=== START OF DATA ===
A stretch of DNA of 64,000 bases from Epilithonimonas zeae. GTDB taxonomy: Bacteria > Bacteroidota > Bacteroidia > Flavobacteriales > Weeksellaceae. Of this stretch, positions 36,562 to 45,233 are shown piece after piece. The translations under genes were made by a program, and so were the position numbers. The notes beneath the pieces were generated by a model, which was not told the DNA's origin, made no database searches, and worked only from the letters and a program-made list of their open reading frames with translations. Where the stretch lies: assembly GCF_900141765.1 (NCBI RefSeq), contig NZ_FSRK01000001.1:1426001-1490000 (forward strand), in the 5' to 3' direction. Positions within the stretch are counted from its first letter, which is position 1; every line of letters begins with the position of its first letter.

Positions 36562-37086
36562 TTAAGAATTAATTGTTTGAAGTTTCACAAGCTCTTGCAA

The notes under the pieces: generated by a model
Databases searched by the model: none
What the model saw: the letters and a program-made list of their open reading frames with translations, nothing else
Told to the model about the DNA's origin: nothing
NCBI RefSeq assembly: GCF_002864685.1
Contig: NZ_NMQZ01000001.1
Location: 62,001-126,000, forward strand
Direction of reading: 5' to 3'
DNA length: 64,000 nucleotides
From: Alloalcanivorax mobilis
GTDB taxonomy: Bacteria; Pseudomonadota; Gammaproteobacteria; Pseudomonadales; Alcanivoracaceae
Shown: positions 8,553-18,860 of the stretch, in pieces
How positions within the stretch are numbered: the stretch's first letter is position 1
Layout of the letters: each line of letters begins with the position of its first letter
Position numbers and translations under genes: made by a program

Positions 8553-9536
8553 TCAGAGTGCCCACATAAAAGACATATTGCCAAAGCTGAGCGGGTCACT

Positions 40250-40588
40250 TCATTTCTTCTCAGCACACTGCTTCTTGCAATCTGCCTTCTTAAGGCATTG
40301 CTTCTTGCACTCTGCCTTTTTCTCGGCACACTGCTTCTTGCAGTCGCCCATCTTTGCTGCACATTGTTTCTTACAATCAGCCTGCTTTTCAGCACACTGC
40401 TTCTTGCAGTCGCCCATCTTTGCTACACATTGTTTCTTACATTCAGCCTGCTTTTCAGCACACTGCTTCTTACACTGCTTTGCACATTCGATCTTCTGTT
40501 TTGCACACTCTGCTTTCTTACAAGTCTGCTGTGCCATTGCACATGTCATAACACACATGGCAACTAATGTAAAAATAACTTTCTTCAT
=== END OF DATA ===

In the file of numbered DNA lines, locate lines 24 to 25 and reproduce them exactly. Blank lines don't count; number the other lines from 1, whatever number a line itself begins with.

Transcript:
40401 TTCTTGCAGTCGCCCATCTTTGCTACACATTGTTTCTTACATTCAGCCTGCTTTTCAGCACACTGCTTCTTACACTGCTTTGCACATTCGATCTTCTGTT
40501 TTGCACACTCTGCTTTCTTACAAGTCTGCTGTGCCATTGCACATGTCATAACACACATGGCAACTAATGTAAAAATAACTTTCTTCAT